President Barack Obama has signed the $410 billion omnibus bill, the last (though not final) big chunk of spending slated for fiscal year 2009 (which ends in September).
As Radley Balko noted earlier, this bill sets a record for earmarks, a feat that apparently got Sen. John McCain, a self-described computer illiterate only months ago, so hopping mad that he learned the Twitter to tweet his displeasure. Up next for McNasty: Mastering his newfangled Rascal personal scooter.
In the Wash Post's account of the legislation, Obama, who pledged to kill earmarks, comes off as a bizarro Harry Truman: The bucks won't stop, here, there, or anywhere.
[Obama] used the occasion to criticize the more than 8,500 projects, costing more than $7.7 billion, that lawmakers inserted into the bill, and he declared that "this piece of legislation must mark an end to the old way of doing business and the beginning of a new era of responsibility and accountability that the American people have every right to expect and demand."…
"Absent a genuine veto threat, he's just spittin' in the wind," said Rep. Jeff Flake (R-Ariz.), an earmark opponent who walked through the House chamber yesterday carrying almost 100 pages of approved spending requests from a lobbying firm that is under federal investigation.
Sen. Russell Feingold (D-Wis.), who said yesterday that Obama is trying "to fine-tune a fundamentally flawed process," supports a constitutional amendment that would give the president a limited line-item veto authority, allowing him to cross out specific items and give Congress the chance to override those actions….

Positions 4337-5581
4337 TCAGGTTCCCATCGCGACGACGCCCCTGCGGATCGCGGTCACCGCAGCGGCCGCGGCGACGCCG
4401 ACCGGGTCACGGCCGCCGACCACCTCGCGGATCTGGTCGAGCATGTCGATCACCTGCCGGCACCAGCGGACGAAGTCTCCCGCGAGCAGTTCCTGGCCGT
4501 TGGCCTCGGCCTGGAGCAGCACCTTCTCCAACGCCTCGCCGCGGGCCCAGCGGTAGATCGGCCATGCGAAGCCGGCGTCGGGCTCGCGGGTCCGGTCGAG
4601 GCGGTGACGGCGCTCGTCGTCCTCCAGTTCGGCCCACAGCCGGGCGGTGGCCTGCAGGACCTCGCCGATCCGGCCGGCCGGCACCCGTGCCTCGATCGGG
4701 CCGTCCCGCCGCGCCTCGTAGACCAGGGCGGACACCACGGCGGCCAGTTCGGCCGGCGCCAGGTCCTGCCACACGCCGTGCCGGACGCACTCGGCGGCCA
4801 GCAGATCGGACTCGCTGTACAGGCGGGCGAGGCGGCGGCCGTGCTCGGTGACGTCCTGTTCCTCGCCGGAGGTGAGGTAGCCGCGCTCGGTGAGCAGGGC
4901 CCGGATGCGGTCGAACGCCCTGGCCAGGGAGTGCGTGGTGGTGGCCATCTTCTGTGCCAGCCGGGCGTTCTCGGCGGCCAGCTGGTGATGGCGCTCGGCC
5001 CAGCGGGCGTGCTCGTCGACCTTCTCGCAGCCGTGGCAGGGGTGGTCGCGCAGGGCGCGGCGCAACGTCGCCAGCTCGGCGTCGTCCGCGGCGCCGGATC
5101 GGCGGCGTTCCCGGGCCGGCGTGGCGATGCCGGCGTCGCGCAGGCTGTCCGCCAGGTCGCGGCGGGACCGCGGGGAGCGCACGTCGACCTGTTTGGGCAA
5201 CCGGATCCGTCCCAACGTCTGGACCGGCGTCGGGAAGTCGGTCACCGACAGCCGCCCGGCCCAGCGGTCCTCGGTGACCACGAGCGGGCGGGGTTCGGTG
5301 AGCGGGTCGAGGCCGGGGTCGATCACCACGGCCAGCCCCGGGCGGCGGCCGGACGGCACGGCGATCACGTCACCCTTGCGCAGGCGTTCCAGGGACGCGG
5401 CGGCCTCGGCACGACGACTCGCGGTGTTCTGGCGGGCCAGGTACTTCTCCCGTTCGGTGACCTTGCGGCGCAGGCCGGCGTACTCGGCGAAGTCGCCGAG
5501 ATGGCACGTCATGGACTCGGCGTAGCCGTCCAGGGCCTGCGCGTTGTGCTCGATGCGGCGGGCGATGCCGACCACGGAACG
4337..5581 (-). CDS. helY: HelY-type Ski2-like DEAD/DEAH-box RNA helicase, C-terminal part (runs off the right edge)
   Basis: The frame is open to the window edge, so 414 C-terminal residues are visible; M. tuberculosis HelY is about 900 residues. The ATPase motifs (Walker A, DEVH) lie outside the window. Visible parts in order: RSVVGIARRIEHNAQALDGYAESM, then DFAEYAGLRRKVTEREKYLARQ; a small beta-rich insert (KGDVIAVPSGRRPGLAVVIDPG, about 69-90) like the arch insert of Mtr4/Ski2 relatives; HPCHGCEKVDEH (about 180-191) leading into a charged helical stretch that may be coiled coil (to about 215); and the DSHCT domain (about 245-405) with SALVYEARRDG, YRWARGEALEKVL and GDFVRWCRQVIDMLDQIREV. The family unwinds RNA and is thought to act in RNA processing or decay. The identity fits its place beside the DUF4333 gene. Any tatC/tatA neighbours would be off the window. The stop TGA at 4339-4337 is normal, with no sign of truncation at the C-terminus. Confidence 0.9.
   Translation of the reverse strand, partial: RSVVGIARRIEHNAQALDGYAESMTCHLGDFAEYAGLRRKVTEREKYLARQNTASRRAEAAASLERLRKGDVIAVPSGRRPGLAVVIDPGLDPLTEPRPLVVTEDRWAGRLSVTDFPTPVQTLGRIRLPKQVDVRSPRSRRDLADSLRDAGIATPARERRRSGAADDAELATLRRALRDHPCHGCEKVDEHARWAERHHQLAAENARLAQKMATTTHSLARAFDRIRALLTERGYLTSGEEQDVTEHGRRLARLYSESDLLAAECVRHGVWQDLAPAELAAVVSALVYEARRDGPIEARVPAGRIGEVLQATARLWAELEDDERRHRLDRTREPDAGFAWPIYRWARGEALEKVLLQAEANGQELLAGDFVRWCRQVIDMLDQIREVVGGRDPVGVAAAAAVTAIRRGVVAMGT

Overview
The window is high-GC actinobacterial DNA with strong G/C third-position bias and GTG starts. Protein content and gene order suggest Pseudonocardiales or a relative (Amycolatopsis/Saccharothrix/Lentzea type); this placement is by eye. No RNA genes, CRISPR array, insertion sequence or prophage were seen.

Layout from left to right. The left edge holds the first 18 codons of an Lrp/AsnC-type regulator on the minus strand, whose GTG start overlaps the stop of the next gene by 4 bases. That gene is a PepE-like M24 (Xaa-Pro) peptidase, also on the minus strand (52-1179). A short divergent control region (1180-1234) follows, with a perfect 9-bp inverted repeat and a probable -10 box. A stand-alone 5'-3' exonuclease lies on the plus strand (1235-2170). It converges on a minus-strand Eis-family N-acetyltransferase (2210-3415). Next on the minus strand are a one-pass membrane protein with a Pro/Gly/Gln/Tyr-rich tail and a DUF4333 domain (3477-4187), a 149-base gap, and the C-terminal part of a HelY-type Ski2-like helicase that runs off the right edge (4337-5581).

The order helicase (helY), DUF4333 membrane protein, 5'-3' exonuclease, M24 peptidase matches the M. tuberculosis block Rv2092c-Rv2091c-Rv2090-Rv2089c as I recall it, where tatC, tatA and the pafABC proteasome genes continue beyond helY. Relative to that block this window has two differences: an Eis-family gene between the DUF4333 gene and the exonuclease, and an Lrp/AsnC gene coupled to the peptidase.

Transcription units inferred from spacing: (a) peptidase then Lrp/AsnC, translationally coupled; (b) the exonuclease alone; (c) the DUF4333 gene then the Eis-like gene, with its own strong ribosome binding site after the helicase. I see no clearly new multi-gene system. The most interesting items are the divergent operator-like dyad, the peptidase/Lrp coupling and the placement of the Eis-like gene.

"The problem is not earmarks, the problem is secrecy which led to abuses in the past," said Sen. Daniel K. Inouye (D-Hawaii), chairman of the Senate Appropriations Committee.
Inouye has it half-right, but mostly wrong. The problem isn't earmarks per se, which amount to 2 percent of discretionary spending (though they don't help). The problem is spending in general, which mostly happens in the light of day and which has exploded like a state-financed Mr. Creosote.
Planned spending for FY 2009 is already a huge record-breaking event, up some 32 percent from FY2008 spending (which comes at the end of huge growth under Bush to begin with). It will be higher still, as there are still some supplemental war bills and other things in the works.
Obama's first proposed budget for FY2010 is not as pricey as 2009's, but manages to boost spending over 2008's by a whopping 19 percent. Help out here—is that hope or is it change?
And when you think about that, and the way that Obama completely punted on this omnibus bill, Rep. Jeff Flake has got it all wrong. The president isn't spittin' in the wind. He's pissing in it. And it's blowing in the taxpayer's direction.